Only when it is exceptionally ice cold
It is at a temperature of −70 °C that water molecules at the surface of ice make the most bonds with each other. AMOLF researchers, together with an international team of colleagues, describe this in an article in Physical Review Letters published on September 28. Insights into the behavior of the top layer of ice is important for understanding how glaciers move, how avalanches arise, and why we can skate on ice, among other things.
Water is a strange substance: it expands when it freezes. As the solid form of water (ice) has a lower density than the liquid variant, ice floats on water. This means that you can skate on a lake during a harsh winter while the fish underneath you continue to swim. This unusual property is caused by the molecular structure of water. A water molecule consists of one oxygen atom with two hydrogen atoms. Hydrogen atoms happily form a strong bond with an oxygen atom from another water molecule: we call this a hydrogen bond.
Each oxygen atom can bond to at most four hydrogen atoms: two from its own water molecule, and two from nearby molecules. That can happen in the center of a lump of deeply frozen ice, in which the water molecules assume a crystalline structure that looks like a collection of regular hexagons. This crystal structure takes up quite a lot of space, and that is what makes the density of ice low.
However, the water molecules at the surface of ice have a problem. These water molecules do not lie at an interface with other water molecules but with air, so they cannot utilize their bonding possibilities to the fullest.
Maximum number of bonds
AMOLF researcher Wilbert Smit and AMOLF group leader Huib Bakker studied how the structure of the outermost layer of ice changes as a consequence of the temperature. They found that at an ambient temperature of about −70°C, the water molecules at the ice surface form a maximum number of hydrogen bonds. The researchers also found an explanation for this.
“If it is much colder than −70°C, then the outermost layer of the ice has the same structure as the regular hexagons beneath it, but neatly cut in half. You can compare the structure to a semi-built house where the rods of the reinforced concrete are still sticking up out of the walls of the first floor”, says Wilbert Smit.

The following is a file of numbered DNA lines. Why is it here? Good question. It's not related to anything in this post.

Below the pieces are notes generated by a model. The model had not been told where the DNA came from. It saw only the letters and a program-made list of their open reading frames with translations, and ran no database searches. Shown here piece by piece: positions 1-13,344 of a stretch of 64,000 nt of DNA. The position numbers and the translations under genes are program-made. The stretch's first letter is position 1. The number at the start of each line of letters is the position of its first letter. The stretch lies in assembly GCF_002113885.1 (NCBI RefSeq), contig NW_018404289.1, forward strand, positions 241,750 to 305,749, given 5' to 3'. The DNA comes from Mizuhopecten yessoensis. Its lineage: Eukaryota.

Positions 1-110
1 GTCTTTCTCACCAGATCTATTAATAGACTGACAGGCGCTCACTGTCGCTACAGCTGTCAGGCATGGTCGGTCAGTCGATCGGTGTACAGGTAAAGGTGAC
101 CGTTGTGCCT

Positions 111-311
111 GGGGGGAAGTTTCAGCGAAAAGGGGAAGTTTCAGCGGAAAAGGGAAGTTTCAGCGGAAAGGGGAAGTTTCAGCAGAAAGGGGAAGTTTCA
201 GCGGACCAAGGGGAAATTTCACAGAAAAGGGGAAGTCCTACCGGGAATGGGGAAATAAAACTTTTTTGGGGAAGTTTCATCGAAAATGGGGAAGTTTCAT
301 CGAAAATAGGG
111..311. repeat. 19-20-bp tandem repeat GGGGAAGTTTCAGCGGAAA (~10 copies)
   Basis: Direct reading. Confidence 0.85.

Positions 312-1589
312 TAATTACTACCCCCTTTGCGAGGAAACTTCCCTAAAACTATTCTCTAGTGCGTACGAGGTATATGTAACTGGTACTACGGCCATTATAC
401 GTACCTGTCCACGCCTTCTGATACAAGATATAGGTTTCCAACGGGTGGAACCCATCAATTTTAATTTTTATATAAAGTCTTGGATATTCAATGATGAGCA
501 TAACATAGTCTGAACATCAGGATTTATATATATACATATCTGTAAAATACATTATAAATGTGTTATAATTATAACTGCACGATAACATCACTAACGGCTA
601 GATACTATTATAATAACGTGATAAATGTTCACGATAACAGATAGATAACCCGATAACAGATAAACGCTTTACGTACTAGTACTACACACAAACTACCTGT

As the temperature rises, the ice surface becomes less structured due to the water molecules acquiring more kinetic energy. As a result of this, they rearrange themselves in such a way that the number of bonds between the water molecules initially increases. This rearrangement yields a highest density of hydrogen bonds at a temperature of −70°C.
At temperatures above −70°C, the number of bonds between the molecules decreases again: the top layer increasingly behaves more as water and less as ice. This means, for example, that the surface of the ice we skate on is not actually ice but a layer of water.
Simulations and sensitive technique
The Dutch researchers used an advanced technique for the research called sum-frequency generation spectroscopy. This technique makes it possible to detect the vibrations of molecules on surfaces by illuminating the surface with two intense femtosecond laser light beams. Under the right conditions, the light beams interact with the molecules on the surface and a light beam with a different color is formed. This only takes place when the beams are reflected on the surface and not on the underlying structure. The color and intensity of the new beam therefore exclusively contain detailed information about the surface structure. With the help of simulations from the Max Planck Institute in Mainz, the researchers were able to translate these results into new knowledge about the ice surface.
Figure 1: Two laser beams interact with molecules on the surface of ice, forming a new beam with a different color. The color and intensity of this laser beam contain detailed information about the molecular structure of the ice surface.
Figure 2: Cross-sections of the surface of ice at different temperatures. The hexagonal structure starts to melt at temperatures below −70 °C, which initially leads to higher density of hydrogen bonds on the ice surface. At −70 °C the maximum number of hydrogen bonds is attained.
Wilbert J. Smit, Fujie Tang, M. Alejandra Sánchez, Ellen H. G. Backus, Limei Xu, Taisuke Hasegawa, Mischa Bonn, Huib J. Bakker, and Yuki Nagata, Excess Hydrogen Bonding at the Ice–Vapor Interface around 200 K, Physical Review Letters 119, (28.09.17)